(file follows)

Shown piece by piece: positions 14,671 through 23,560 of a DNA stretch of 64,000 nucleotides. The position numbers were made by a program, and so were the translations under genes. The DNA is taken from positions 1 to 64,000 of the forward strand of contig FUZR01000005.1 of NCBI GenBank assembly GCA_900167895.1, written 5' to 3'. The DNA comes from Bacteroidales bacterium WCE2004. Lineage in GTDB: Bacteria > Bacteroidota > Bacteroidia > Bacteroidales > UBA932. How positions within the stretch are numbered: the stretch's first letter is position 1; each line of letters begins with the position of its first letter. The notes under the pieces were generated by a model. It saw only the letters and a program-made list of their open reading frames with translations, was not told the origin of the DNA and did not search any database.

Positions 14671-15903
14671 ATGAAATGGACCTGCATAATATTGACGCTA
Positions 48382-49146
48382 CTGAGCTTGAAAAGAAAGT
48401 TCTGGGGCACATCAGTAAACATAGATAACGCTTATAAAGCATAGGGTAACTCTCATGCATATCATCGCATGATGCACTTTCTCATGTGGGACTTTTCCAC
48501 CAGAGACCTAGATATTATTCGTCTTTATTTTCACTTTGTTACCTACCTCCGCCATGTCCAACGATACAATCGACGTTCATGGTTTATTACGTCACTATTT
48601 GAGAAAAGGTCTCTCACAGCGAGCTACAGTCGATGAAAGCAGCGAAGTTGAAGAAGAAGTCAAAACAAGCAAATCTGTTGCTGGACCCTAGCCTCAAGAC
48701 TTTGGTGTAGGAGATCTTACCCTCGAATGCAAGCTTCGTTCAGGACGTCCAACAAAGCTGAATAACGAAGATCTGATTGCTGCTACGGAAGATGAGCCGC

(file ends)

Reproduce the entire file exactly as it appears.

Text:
Shown piece by piece: positions 14,671 through 23,560 of a DNA stretch of 64,000 nucleotides. The position numbers were made by a program, and so were the translations under genes. The DNA is taken from positions 1 to 64,000 of the forward strand of contig FUZR01000005.1 of NCBI GenBank assembly GCA_900167895.1, written 5' to 3'. The DNA comes from Bacteroidales bacterium WCE2004. Lineage in GTDB: Bacteria > Bacteroidota > Bacteroidia > Bacteroidales > UBA932. How positions within the stretch are numbered: the stretch's first letter is position 1; each line of letters begins with the position of its first letter. The notes under the pieces were generated by a model. It saw only the letters and a program-made list of their open reading frames with translations, was not told the origin of the DNA and did not search any database.

Positions 14671-15903
14671 ATGAAATGGACCTGCATAATATTGACGCTA
Positions 48382-49146
48382 CTGAGCTTGAAAAGAAAGT
48401 TCTGGGGCACATCAGTAAACATAGATAACGCTTATAAAGCATAGGGTAACTCTCATGCATATCATCGCATGATGCACTTTCTCATGTGGGACTTTTCCAC
48501 CAGAGACCTAGATATTATTCGTCTTTATTTTCACTTTGTTACCTACCTCCGCCATGTCCAACGATACAATCGACGTTCATGGTTTATTACGTCACTATTT
48601 GAGAAAAGGTCTCTCACAGCGAGCTACAGTCGATGAAAGCAGCGAAGTTGAAGAAGAAGTCAAAACAAGCAAATCTGTTGCTGGACCCTAGCCTCAAGAC
48701 TTTGGTGTAGGAGATCTTACCCTCGAATGCAAGCTTCGTTCAGGACGTCCAACAAAGCTGAATAACGAAGATCTGATTGCTGCTACGGAAGATGAGCCGC